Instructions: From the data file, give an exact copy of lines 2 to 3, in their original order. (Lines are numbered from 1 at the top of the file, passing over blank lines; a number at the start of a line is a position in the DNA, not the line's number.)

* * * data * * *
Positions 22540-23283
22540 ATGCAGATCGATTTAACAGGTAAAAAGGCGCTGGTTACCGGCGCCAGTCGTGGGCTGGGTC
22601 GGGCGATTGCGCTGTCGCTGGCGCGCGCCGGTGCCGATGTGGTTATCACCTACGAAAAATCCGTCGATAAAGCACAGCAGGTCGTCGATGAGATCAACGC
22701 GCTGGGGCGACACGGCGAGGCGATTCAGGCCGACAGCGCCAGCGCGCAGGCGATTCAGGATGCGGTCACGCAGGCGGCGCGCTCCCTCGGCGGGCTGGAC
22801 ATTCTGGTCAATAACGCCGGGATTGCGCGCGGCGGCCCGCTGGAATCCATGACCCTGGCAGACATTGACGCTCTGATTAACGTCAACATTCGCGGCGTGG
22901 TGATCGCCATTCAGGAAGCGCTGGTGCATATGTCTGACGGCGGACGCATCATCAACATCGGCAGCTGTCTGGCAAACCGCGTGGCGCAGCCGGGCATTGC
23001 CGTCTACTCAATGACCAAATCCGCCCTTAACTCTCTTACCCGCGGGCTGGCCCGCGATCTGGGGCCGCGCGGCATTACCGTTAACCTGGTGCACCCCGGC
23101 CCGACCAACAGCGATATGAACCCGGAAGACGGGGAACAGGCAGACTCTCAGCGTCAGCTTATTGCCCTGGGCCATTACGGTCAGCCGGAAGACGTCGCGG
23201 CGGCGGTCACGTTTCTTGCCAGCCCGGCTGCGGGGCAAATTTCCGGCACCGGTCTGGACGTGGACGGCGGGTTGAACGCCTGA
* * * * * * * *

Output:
22540 ATGCAGATCGATTTAACAGGTAAAAAGGCGCTGGTTACCGGCGCCAGTCGTGGGCTGGGTC
22601 GGGCGATTGCGCTGTCGCTGGCGCGCGCCGGTGCCGATGTGGTTATCACCTACGAAAAATCCGTCGATAAAGCACAGCAGGTCGTCGATGAGATCAACGC